Horses and the Ancient Olympics: More Than Just Chariot Racing

Considered noble creatures and staunch companions, horses have been a significant part of human history. Their contribution extends to multiple facets, including transportation, agriculture, warfare, and sports. One particular event where our four-legged friends have exhibited their prowess and vitality is the global sports extravaganza we know as the Olympics. Interestingly, the involvement of horses in this grand event dates back to the Ancient Olympic Games, much earlier than most people realize.

Tethrippon: The Thrilling Four-Horse Chariot Races

Chariot racing, known as Tethrippon, was introduced around 680 BC and was the most hyped equine event during the Ancient Olympic Games. Featuring a single man driving a four-horse, open back, single-axel chariot in the Hippodrome, this event was as exciting as it was dangerous. Each race consisted of 12 laps, which amounted to approximately 8.5 miles. Given the magnitude of these races, it's understandable why they were such a spectacle.

The Hippodrome was similar to our modern tracks but had a couple of differences. The first being the narrowness of the track that made collisions and injuries an inevitable part of these races. The second was the track's central divider, known as Spina, dictating the track's shape, length, and tightness of the turns.

Kelēs: The Introduction of Flat Racing

In 648 BC, regular flat racing, known as Kelēs, was added to the Games. Young boys were favored as riders due to their lightweight, marking a contrast from modern horse racing where control is of utmost importance.

Kalpē: A Unique Race for Mares

In 496 BC, a unique horse race called the Kalpē was introduced, exclusively for mares. The event required the rider to dismount and run alongside their horse for the last lap, spreading quite a bit of chaos and amusement. This particular sport did not enjoy much popularity and was removed from the program in 444 BC.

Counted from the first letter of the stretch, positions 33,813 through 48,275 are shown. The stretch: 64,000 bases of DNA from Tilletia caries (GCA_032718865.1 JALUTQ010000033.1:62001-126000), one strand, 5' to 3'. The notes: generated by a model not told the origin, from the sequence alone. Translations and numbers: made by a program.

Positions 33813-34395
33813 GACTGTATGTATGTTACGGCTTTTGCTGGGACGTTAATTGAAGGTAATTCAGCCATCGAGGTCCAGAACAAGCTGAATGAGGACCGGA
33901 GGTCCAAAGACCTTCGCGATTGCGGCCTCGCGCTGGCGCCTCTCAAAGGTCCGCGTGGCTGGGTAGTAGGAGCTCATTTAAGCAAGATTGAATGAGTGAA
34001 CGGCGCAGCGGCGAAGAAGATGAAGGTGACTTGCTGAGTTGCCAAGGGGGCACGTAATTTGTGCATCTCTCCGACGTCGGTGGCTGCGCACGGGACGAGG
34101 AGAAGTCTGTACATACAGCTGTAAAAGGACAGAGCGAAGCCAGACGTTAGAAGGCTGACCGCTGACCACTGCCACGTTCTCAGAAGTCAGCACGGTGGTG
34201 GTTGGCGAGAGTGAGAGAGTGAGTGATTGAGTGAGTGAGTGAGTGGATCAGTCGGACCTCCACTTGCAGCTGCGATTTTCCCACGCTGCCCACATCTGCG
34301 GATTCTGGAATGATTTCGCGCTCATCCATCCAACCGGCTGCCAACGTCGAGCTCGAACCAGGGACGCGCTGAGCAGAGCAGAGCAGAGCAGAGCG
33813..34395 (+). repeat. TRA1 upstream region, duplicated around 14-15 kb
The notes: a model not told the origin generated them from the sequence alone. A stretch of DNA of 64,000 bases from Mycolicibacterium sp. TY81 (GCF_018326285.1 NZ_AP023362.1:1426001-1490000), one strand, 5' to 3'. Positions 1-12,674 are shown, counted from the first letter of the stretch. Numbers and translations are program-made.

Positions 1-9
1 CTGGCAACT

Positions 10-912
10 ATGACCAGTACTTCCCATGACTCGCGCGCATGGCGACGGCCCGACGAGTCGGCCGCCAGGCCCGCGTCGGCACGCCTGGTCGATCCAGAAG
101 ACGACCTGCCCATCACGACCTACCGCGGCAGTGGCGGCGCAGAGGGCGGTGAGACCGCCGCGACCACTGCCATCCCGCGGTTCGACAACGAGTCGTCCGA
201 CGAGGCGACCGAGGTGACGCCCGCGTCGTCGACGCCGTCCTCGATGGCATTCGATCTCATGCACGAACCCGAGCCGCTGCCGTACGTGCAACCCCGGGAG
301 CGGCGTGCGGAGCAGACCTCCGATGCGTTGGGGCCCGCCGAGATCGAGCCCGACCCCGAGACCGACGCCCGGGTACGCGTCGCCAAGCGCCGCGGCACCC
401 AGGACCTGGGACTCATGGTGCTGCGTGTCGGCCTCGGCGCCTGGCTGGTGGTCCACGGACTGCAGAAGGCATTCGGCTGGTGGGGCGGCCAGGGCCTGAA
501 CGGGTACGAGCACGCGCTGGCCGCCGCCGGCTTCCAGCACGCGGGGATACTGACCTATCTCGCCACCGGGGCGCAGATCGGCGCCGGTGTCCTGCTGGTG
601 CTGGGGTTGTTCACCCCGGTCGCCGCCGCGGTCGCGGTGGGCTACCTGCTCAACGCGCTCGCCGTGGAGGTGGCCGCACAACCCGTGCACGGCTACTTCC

Synōris: A Less Dangerous Yet Equally Exciting Event

Two-horse chariot racing, known as Synōris, was added in 408 BC. The danger levels in these chariot races were presumably lower than in Tethrippon due to the reduced number of horses, but the thrill and excitement were just as high.

Interestingly, despite the risk and grit exhibited by the charioteers and jockeys, the victory and spoils went to the horse owners, underlining the status quo of the times.

The Unforgotten Heroes of the Games

The contribution of horses to the Olympics, both ancient and modern, is often overlooked. Horses have brought the world together on multiple levels. They are the silent heroes, contributing vast amounts to society while asking for little in return. Knowing their involvement in the Games, it's only right that they are recognized as Olympic athletes and champions, just as deserving of applause and accolades as their human counterparts.

Next week we will explore the role of women in the Ancient Olympic Games.